Tuesday, August 13, 2013

Presbyopia: A sign you’re not a spring chicken anymore…..

Imagine you had a camera and it stopped focusing. It might take clear pictures in the distance, but up close everything becomes a hazy mess. Well, back goes the camera to the service centre or perhaps it's time to get the next iteration of your favourite DSC or DSLR (or autofocus lens...)

Spoilt camera lens

If only we could do the same with our eyes, for this is exactly what happens when the big 4-0 arrives. The lens in our eyes becomes stiffer, and this prevents it from focusing well for both far and near. In short, the eye becomes a fixed focus camera.

In actual fact, the process is a gradual one, and the lens loses its elasticity from as young as the twenties. However, it is in the early 40s when the loss of elasticity reaches such a level that focusing at reading distances becomes a pain. By the time one reaches the mid-fifties to sixties, there is virtually no focusing ability left.

The proper term for this is ‘Presbyopia’, but people may call it ‘old sight’, ‘longsightedness’, Lao Hua in Chinese, or Rabun Tua in Malay.

How it affects different people
How the condition affects you depends on what your existing spectacle power is, and what you normally use to obtain clear vision.

Let’s talk about the simplest situation, that of people who see well in the distance and do not need to wear glasses. (This includes people who have had refractive surgery like LASIK). These people continue to see well in the distance, but find that they have to hold reading material further and further away to keep it in focus. Eventually, it just becomes too tiring to read at arms length and also having to squint forcefully causes significant brow ache. That’s when reading glasses become one’s indispensable companion.

The second situation is of people who are shortsighted, ie they need glasses to see clearly in the distance. Without glasses, these people’s eyes are like cameras with extension tubes fitted. They lose infinity focus but on the other hand can focus at macro distances. Therefore, if they take off their glasses, they can see remarkably well for near even when they reach the presbyopic age group. If they wear glasses or contact lenses for distance, though, they are no different from the people in the ‘normal’ group, ie their eyes have had their extension tubes removed and with the glasses everything nearby becomes blurry too. So for looking at near things, shortsighted people either remove their glasses, or they may get glasses with a reduced distance correction.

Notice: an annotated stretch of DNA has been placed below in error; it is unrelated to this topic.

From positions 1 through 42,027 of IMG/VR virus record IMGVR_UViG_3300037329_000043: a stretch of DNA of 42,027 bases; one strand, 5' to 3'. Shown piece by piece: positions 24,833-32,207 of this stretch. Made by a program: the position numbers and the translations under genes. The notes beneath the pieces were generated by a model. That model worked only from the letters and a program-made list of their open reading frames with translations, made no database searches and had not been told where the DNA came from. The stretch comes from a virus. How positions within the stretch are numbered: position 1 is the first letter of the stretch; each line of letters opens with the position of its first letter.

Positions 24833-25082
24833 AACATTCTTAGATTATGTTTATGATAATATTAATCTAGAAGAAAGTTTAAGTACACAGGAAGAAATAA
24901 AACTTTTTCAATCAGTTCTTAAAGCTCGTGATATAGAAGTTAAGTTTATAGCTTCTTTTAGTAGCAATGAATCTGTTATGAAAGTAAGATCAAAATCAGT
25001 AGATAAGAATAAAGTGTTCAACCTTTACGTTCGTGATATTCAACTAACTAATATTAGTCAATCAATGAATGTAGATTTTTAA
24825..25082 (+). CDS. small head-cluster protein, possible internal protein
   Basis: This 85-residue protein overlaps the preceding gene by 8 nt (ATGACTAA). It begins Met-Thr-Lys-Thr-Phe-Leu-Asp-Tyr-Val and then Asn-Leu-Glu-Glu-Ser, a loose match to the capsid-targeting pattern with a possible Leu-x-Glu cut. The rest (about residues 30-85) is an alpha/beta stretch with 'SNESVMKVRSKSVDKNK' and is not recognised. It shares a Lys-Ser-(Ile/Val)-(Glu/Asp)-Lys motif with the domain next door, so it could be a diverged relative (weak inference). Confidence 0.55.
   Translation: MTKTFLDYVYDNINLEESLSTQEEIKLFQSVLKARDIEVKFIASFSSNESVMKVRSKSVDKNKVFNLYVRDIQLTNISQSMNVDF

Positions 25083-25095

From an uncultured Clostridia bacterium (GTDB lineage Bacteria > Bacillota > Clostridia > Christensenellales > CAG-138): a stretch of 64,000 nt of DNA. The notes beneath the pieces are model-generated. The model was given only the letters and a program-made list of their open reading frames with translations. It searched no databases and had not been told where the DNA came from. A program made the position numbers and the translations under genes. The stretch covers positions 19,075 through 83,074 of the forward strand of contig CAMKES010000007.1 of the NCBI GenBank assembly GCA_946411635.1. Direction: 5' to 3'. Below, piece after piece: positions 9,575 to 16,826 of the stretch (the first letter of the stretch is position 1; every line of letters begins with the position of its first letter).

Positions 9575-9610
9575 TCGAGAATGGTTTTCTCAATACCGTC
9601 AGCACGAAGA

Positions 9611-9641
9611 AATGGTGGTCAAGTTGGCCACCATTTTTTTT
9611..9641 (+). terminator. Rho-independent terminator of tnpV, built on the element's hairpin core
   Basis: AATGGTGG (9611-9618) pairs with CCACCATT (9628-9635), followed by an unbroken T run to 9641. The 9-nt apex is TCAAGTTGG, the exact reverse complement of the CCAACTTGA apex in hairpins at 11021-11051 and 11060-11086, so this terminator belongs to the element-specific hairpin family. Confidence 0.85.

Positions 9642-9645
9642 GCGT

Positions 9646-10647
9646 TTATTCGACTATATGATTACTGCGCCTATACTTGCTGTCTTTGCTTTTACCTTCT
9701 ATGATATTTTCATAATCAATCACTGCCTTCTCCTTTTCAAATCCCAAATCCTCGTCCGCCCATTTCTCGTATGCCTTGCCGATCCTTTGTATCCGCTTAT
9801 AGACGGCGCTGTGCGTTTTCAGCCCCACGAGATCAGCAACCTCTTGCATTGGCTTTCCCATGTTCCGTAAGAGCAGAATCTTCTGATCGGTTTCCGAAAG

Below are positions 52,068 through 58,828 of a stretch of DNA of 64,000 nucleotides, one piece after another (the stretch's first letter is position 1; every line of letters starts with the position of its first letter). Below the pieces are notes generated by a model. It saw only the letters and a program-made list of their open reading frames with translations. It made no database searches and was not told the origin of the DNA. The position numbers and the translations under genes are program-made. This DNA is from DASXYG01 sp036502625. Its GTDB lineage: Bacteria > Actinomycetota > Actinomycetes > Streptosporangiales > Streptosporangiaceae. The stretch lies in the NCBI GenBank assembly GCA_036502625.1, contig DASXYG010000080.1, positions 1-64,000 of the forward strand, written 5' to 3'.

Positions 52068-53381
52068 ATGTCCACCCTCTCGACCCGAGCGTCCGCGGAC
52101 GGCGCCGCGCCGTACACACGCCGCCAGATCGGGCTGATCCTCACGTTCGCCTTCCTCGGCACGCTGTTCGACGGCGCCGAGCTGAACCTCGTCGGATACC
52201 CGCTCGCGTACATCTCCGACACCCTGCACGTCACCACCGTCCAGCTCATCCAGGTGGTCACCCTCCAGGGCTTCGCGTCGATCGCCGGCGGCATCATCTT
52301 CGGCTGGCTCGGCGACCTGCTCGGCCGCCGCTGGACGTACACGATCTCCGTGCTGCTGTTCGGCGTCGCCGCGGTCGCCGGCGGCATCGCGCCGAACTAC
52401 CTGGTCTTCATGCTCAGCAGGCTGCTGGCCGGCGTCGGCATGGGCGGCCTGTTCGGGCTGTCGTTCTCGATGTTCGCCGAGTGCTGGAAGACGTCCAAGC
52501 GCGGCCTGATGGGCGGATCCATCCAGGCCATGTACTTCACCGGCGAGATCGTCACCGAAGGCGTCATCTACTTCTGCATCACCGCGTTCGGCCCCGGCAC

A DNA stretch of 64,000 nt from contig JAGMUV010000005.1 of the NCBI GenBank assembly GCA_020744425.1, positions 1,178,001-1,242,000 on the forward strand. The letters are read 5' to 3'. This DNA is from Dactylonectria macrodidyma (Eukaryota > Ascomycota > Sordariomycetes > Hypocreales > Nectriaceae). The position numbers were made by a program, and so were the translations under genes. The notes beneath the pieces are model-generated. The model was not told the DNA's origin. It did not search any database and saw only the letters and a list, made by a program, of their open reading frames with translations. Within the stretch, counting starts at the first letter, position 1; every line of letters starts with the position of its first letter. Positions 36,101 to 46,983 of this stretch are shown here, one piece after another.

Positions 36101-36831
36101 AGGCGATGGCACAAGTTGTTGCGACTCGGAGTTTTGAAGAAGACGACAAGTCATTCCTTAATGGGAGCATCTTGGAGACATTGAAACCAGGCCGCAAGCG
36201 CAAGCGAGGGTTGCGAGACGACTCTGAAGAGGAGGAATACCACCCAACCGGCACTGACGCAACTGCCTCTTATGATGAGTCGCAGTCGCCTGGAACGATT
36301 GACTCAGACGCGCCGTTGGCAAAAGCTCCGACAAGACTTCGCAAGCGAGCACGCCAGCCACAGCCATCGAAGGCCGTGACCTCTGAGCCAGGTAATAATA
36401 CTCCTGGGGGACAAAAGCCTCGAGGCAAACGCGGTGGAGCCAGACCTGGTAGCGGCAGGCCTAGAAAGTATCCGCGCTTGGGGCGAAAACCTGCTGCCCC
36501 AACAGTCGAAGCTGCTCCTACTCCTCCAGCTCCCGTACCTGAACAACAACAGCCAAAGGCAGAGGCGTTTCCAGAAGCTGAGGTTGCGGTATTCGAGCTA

The final situation is of people who have real longsightedness. To give a camera analogy, these people’s eyes are like cameras where the lens has been mounted too close to the film or sensor plane. To make an object at any distance clear, some degree of focusing effort needs to be put in. Even for an object at infinity, the lens needs to be focused for closer than infinity for clarity. Because these people have to put in more effort at focusing, they will notice the problem with reading earlier than others. At some point, when they are unable to focus even for distant objects, everything becomes blurry. Distant objects are blurred, and near objects even more so. Many of these people end up wearing bifocal or progressive glasses, because they always need something to clear their vision, whether for far or near objects.

Common myths
I’m shortsighted, so ‘longsightedness’ after the age of 40 will cancel out my shortsightedness
Since shortsightedness is a focusing error related to the length of the eyeball, while ‘old sight’ is a problem related to the focusing ability of the lens, they cannot cancel each other out. A shortsighted person will remain shortsighted no matter how old he or she gets. However, they have the option once presbyopic, of seeing things close up by taking off their glasses/contact lenses.

Once I start to wear reading glasses, my presbyopia/old sight/lao hua/rabun tua will get much worse very quickly. So I’m not going to wear them!
Without wearing reading glasses, many older people manage to get by, by squinting, by reading in very bright light, and by holding things as far away as physically possible. It takes a lot of effort. Once they have the reading glasses, everything gets clearer without having to put in all this effort. They may forget that they used to have to strain very hard to see, so that now, without the extra effort and without the reading glasses everything appears blurry. They may blame it on the glasses, when it was actually due to their overcompensating in the past! In actual fact, the condition slowly progresses, with or without reading glasses. Therefore, I advise my patients to wear the reading glasses if they have to and if they feel easily tired otherwise.

(PS: If the camera analogies don't quite ring a bell, feel free to clarify with me. Unfortunately I'm going through a 'gearhead' phase...)

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